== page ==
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August 2009

Is Game Engine Technology The New Face Of Digital Storytelling In Advertising?


According to an article in Advertising Age, game engine technology will be the new face of digital storytelling. The same technology that is used to drive gaming systems can be used to design interactive advertisements that enable the user to become part of the story behind the ad.

In the article, Loni Peristere, co-founder of special effects studio Zoic, explains the concept of "open source storytelling" where the merging of video games and storytelling will bring interactivity to a whole new level.

The ability of gaming system technology to put narrative into real time space offers exciting possibilities for advertisers. Imagine an ad where the user is able to interact with the story and drive it to where he/she wants it to go? The same immersive experience offered to gamers can now be used to engage consumers in a way that allows them to interact with a product and/or service.

According to Peristere, animation and visual effects are "going to go away and it will become a storytelling business." The best visual effects artists are storytellers, and to Peristere the whole industry is really going back to the art and business of storytelling. Seems as if this change can also benefit advertisers who are looking for new and innovative ways to create buzz in an already overcrowded environment.

What do you think of using game engine technology to drive real-time narrative in advertising? Will this kind of interactive storytelling lead to increased sales for advertisers? Or is this just a trend that will eventually die out?


Following The Script: Brand Storytelling And The Art Of Persuasion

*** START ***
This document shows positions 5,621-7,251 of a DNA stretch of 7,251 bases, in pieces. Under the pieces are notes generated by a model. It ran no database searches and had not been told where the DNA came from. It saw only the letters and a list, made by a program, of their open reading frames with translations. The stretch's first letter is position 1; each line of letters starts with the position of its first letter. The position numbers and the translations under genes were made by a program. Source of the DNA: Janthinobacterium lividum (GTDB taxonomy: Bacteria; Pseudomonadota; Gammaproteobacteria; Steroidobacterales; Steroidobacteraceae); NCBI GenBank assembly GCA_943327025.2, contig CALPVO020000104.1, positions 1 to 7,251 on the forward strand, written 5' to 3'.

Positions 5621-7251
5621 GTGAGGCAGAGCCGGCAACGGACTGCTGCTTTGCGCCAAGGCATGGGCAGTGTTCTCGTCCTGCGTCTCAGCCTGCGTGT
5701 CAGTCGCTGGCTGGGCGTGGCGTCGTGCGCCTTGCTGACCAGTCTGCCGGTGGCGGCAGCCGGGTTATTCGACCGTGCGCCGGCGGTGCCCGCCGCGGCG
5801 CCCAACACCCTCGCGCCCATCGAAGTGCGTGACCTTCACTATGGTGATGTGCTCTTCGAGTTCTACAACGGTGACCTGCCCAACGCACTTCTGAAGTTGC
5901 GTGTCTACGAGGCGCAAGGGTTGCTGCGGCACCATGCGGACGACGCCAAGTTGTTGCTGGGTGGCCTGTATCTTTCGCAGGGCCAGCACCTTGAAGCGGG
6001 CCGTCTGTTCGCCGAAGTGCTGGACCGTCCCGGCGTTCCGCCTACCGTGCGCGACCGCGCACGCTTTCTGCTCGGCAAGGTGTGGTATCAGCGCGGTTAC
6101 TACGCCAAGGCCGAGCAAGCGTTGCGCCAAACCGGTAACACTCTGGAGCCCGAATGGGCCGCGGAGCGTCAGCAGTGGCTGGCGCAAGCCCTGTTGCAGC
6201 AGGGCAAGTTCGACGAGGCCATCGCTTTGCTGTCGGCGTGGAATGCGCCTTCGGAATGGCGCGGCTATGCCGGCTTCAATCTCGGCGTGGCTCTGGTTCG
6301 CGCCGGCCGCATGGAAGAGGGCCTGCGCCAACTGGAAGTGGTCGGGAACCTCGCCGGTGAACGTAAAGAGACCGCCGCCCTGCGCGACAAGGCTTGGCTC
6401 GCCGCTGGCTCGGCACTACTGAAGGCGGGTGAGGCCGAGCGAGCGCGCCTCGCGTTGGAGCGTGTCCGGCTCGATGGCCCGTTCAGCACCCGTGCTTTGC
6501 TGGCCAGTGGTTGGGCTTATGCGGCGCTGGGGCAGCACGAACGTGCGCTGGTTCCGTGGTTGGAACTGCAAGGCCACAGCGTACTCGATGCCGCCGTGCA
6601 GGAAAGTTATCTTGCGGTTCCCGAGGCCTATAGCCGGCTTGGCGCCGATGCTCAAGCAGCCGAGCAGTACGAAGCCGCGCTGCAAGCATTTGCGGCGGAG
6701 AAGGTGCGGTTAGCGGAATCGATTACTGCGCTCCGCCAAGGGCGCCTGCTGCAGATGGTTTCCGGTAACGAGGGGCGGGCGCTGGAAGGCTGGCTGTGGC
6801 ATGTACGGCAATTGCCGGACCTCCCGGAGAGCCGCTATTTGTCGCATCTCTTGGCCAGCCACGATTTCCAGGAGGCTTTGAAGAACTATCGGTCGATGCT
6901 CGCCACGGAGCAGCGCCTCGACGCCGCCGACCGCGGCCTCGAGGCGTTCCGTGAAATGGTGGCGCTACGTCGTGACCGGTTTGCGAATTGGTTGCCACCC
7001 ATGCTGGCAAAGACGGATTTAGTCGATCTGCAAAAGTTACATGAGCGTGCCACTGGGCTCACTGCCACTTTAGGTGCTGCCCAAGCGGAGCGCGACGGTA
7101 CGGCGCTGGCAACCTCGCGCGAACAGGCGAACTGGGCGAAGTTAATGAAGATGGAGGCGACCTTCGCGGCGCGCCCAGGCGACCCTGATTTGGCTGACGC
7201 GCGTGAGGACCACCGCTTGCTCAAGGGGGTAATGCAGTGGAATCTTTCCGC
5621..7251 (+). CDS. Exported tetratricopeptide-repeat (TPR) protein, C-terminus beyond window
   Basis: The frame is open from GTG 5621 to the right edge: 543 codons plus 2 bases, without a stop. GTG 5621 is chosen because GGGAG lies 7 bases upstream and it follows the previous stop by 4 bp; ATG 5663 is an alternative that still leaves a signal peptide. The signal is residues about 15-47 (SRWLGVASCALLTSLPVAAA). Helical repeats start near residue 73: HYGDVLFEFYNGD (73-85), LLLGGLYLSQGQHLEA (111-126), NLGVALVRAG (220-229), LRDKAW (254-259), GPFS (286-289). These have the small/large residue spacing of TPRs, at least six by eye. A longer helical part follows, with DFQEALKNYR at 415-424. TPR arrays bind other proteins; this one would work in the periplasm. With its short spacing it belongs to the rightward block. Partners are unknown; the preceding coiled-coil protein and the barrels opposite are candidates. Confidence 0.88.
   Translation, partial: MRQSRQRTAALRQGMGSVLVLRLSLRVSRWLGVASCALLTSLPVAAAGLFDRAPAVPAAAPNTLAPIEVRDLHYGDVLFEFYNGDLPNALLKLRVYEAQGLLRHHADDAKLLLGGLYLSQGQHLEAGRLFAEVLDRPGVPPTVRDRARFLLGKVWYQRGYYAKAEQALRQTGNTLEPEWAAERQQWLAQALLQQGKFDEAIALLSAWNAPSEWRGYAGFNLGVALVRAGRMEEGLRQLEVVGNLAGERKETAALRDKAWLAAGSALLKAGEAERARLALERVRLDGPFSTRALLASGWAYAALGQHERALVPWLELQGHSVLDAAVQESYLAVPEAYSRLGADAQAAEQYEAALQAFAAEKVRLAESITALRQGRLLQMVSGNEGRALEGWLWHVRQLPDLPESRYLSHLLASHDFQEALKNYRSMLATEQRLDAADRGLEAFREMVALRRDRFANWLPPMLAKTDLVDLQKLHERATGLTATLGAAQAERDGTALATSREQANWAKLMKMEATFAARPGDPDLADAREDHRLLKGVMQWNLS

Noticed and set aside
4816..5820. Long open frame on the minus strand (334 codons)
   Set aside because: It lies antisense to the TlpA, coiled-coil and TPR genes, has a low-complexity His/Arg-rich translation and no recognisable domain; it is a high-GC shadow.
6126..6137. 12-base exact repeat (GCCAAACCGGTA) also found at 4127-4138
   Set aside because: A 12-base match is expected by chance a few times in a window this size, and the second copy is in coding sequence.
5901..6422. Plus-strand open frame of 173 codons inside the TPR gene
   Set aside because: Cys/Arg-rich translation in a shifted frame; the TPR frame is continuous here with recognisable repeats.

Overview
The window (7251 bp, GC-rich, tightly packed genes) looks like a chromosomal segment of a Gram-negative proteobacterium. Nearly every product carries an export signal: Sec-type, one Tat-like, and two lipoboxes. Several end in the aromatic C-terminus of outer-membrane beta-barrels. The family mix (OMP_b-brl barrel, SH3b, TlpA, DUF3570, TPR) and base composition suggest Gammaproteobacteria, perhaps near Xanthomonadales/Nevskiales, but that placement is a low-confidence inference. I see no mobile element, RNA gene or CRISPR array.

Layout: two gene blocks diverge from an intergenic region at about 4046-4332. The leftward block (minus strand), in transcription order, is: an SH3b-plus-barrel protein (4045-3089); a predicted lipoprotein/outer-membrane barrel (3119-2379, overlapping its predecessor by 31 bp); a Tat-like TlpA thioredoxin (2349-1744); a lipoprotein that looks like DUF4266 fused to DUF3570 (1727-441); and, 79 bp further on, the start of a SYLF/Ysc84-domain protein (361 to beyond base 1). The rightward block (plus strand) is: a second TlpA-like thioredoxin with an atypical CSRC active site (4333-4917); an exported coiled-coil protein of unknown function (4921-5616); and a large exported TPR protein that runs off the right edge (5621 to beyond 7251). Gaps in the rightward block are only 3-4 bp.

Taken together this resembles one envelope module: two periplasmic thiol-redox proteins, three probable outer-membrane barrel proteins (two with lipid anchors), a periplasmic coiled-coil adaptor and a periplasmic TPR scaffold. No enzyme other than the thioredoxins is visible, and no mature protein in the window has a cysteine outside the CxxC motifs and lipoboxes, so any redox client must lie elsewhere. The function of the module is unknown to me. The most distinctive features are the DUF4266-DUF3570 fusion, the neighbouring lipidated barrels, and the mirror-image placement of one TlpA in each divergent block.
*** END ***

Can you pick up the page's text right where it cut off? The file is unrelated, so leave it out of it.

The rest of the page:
The world's most iconic and successful brands relate to us on both a rational and emotional level. They tell a timeless story that embodies something that affects us deep in our psyche. They give us an experience that is able to transcend time and help us identify our place in the world.

Hollywood screenwriters are masters of the art of story. To be successful, they have to produce a script that masters all the key elements of story in a way that engages and entertains an audience. If the story isn't compelling and has little meaning to the audience, the script and resulting movie will fail. To win in Hollywood, it's critical to get the audience emotionally involved.

In his legendary book Story, famed screenwriting guru Robert McKee defines storytelling this way..."Storytelling is the creative demonstration of truth. A story is the living proof of an idea, the conversion of idea to action. A story's event structure is the means by which you first express, then prove your idea...without explanation."

For a story to be successful, McKee claims that the audience must not only understand it, it must believe it. To get your point of view across, it's essential that you tell a good story.

As marketers, one of our daily challenges is to figure out a way to make our brand stand out from the rest of the pack. By using elements of storytelling in our marketing campaigns, we're making a connection with consumers that's very human and, at the same time, very persuasive.

Consider your life as part of a brand story. What defines you? Are you a Mac person? A Starbucks aficionado?  A Nike person? A Tiffany's type? What is your brand at its core? Does it appeal to the desire for freedom in all of us? The desire for status - or the desire to be unique?

To be successful, a brand must have sales - and McKee hits on this in his definition of story. The idea that a story is the "conversion of idea to action" demonstrates the ability of story to persuade people to do something with the idea. Marketers and advertisers design campaigns to attract consumers to certain brands but without an element of story, chances are we'll forget what the ad was for...and we won't act on it.

The clip below is an excerpt from an interview with George Stroumboulopoulos on CBC's hit show The Hour.

McKee offers other nuggets that can also be applied to the branding world. See how you can apply his thoughts to your own branding campaigns:

  • Story is about archetypes, not stereotypes
  • Story is about mastering the art, not second-guessing the marketplace
  • Story is about respect, not disdain for the audience
  • Story is about originality, not duplication
  • Story is about eternal, universal forms, not formulas